The Mesopotamia Campaign is one of those little known ‘sideshows’ but with a ‘ration strength’ peaking at 440,000 men, it was far from a small undertaking. Most people will have heard of the disastrous Siege of Kut, but less well known is that before and after were extremely successful campaigns. Most of the troops serving in Mesopotamia were Indian who unfortunately have left no published memoires. Despite that, we can reconstruct the experiences of a campaign against the dogged Ottoman Army, marauding Arab raiders and extremes of climate which made Mesopotamia one of the worst theatres of the war.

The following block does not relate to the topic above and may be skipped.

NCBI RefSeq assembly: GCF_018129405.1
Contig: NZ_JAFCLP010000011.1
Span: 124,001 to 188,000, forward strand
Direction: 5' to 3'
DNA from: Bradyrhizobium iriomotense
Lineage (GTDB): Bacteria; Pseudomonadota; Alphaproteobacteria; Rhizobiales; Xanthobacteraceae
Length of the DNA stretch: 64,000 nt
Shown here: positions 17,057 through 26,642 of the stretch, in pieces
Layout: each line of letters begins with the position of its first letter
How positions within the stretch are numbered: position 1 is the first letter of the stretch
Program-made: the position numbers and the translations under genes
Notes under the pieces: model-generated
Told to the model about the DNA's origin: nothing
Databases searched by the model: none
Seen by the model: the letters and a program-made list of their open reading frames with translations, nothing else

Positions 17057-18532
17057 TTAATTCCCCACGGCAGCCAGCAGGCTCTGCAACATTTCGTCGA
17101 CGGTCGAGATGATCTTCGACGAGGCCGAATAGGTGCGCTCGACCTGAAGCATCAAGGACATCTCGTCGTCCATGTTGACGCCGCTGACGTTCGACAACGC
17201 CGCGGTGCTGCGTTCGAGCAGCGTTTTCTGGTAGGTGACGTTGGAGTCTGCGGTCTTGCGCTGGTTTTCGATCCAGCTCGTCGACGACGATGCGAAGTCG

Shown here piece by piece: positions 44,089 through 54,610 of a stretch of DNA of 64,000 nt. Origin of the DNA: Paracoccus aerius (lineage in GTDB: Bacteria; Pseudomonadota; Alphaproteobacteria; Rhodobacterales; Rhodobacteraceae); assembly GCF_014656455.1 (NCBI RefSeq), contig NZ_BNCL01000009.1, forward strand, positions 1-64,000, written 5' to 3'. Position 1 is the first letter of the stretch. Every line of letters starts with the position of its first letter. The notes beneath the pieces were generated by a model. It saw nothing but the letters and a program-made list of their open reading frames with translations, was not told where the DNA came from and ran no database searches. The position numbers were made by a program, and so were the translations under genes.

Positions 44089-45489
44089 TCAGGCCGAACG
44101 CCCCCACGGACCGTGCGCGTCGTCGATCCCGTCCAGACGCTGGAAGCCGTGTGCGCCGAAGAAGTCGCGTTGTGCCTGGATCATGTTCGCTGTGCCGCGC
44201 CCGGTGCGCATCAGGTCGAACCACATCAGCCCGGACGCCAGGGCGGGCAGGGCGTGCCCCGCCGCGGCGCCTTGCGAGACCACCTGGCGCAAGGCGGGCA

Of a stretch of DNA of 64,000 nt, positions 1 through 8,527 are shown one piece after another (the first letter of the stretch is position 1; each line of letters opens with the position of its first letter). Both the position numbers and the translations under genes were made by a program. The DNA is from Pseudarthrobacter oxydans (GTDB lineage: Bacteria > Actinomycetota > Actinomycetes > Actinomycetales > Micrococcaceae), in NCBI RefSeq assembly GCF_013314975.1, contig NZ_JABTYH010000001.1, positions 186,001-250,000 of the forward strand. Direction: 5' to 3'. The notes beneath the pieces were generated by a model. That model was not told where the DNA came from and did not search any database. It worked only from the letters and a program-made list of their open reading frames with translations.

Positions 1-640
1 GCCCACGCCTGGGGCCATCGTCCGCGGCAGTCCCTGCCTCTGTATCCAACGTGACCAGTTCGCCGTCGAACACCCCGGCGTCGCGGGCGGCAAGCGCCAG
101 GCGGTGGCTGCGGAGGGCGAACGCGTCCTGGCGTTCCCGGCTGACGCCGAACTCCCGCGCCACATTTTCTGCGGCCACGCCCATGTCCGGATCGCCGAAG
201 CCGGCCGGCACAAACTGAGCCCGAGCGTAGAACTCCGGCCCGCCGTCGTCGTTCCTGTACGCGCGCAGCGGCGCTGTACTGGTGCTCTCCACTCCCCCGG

Dr Paul Knight is a major in the British Army working in Historical Analysis at the Land Warfare Centre. His interest in the Mesopotamia Campaign comes from serving two operational tours there, in 2005 and 2007 and learning Arabic in 2006 - the hardest experience of his life! Paul is the author of The British Army in Mesopotamia and is currently writing a book for Helion on the Second Battle of Ramadi, 1917, which he believes is the most perfectly fought battle of the First World War.